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Compassionate b-ball camp at Brock

By Allan Benner, The Standard

Gregory McPherson, left, with Brock women's basketball team head coach Ashley MacSporran, launching a week-long compassionate city basketball camp at the university, on Monday July 17, 2017. Allan Benner/St. Catharines Standard/Postmedia Network

Gregory McPherson, left, with Brock women's basketball team head coach Ashley MacSporran, launching a week-long compassionate city basketball camp at the university, on Monday July 17, 2017. Allan Benner/St. Catharines Standard/Postmedia Network

Ashley MacSporran welcomed an “amazing” child to the sports camp she was running at Brock University a year ago.

And she didn’t let Emi Gamble’s Down syndrome keep the eight-year-old from enjoying a game of basketball.

“We used a volleyball serving ring last year for a hoop for Emi who came to the camp for a few hours,” said MacSporran, Brock women’s basketball team head coach.

She said she reconfigured the net used for volleyball training, to use as an over-sized basketball hoop.

“We were creative and it worked for her last year,” she said. “We can do that again.”

Emi’s visit last summer inspired MacSporran to do even more to ensure that no one needs to be segregated when it comes to enjoying the sport.

Monday, the university opened its week-long #CompassionateSTC basketball camp for about 53 girls from eight to 13 years old, and it’s all about inclusion rather than segregation.

Among the camp participants are “eight of my amazing kids” who also have Down syndrome.

The girls will spend the week learning basketball skills and enjoying the game, regardless of their abilities.

“That’s the focus of this. We can cater the skills to any level,” she said. “Their abilities, it doesn’t really matter right now. The point is for them to come and have fun and learn the skills.”

Brock vice-president administration Brian Hutchings said the city’s #CompassionateSTC initiative “starts with dignity, respect and opportunity.”

“It’s all about, and it’s really important, compassion and understanding and making sure you understand others,” he said. “Making sure you can walk a mile in their shoes and understand what they’re going through.”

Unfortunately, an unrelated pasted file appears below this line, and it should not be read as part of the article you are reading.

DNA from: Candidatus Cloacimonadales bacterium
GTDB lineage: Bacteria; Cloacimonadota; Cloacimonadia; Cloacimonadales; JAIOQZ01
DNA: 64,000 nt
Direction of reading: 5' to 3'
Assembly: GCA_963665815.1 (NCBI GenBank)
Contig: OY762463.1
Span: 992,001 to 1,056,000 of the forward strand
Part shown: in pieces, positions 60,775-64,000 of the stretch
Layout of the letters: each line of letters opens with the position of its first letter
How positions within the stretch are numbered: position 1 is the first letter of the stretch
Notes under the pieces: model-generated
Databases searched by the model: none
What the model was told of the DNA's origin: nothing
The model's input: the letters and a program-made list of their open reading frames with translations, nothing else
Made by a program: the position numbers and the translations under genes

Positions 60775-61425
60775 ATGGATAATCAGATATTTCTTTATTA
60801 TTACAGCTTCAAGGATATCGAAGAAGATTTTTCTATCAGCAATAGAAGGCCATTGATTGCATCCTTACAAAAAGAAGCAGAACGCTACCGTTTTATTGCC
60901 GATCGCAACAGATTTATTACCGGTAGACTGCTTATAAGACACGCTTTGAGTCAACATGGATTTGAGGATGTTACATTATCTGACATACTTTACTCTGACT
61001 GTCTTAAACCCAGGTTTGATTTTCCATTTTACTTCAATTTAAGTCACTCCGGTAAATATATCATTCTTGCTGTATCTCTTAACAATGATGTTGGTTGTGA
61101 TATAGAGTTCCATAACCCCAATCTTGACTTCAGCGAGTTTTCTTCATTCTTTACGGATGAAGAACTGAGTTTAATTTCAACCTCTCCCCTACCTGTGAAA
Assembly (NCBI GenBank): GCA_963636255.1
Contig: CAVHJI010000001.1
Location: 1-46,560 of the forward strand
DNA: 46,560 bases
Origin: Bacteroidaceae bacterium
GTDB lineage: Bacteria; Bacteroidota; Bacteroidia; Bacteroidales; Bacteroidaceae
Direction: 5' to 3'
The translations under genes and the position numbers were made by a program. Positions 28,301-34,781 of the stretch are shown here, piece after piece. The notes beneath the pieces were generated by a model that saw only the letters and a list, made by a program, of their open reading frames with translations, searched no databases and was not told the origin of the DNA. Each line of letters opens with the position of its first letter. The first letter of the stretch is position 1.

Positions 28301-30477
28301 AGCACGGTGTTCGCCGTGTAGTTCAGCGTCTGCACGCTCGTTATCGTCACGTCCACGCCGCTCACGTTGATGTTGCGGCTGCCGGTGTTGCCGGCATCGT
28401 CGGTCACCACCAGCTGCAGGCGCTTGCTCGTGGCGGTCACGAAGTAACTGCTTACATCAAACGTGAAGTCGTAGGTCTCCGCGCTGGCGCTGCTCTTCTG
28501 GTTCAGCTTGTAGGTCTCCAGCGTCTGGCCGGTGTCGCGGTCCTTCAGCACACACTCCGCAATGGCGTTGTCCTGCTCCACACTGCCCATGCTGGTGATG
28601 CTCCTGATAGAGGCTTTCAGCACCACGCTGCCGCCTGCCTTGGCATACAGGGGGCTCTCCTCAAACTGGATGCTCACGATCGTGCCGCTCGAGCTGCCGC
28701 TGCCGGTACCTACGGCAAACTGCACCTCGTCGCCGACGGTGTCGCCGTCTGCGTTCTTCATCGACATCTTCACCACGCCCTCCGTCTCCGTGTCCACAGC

MacSporran said six members of her Badgers team volunteered to help coach the summer camp, along with two “possible recruits” from local high schools.

“They’re really excited about all the things we have planned for the kids, and they’ve taken off with a few ideas of their own,” she said.

“I don’t think I’ve ever seen a bunch of players so excited to do camp. This is great.”

Joining the assistant coaches is Gregory McPherson, who also has Down syndrome.

MacSporran said Gregory, whose sister Courtney McPherson is joining the Badgers women’s team next season, has already helped coach the team during a recent practice.

“I’m really excited to have Greg here, to give back to the program,” she said.

“I’m really thankful to have a platform to speak and be a voice for those who don’t have a voice, and hopefully challenge those in the Brock community and other communities to be more inclusive and more understanding.”

MacSporran has been considering starting a similar initiative, since before starting her job as head coach of Brock’s women’s basketball team in June, 2016.

She said her niece, who also has special needs, helped her understand how vital it is that children are accepted as they are.

“For people that aren’t dealing with that every day, they don’t understand what it’s like to be accepted in the classroom,” she said.

Although athletic programs for people with special needs “are great,” MacSporran said those programs do not address the issue of segregation, and “that’s why I felt this was really important.”

When St. Catharines Mayor Walter Sendzik launched the #CompassionateSTC initiative with the help of JCI St. Catharines, McSporran said it gave her “a big platform to go underneath” to implement her ideas.

In a video-tapped message played for the basketball camp participants, Sendzik told members of the basketball camp that they will spend the week learning about more than just playing the game.

“You’re going to learn about a lot of life skills including being part of a compassionate community, and being part of compassionate team,” he said. “It’s all about building friendships and inclusivity.”

MacSporran said the #CompassionateSTC theme will continue for her team in the months to come.

In August, her said her team will participate in the YWCA Niagara Region’s No Fixed Address initiative, Aug. 11 and 12 at Pen Centre; and they’re planning an initiative to assist the Humane Society in September.

“It could be anything. This is just a taste of what they can do, and it doesn’t have to be on this big a scale,” she said.

“I really hope this is something I can challenge the university with, but then I can turn around and challenge the other OUA teams and CIS teams, and it can get bigger and better every year.”

ABenner@postmedia.com

 



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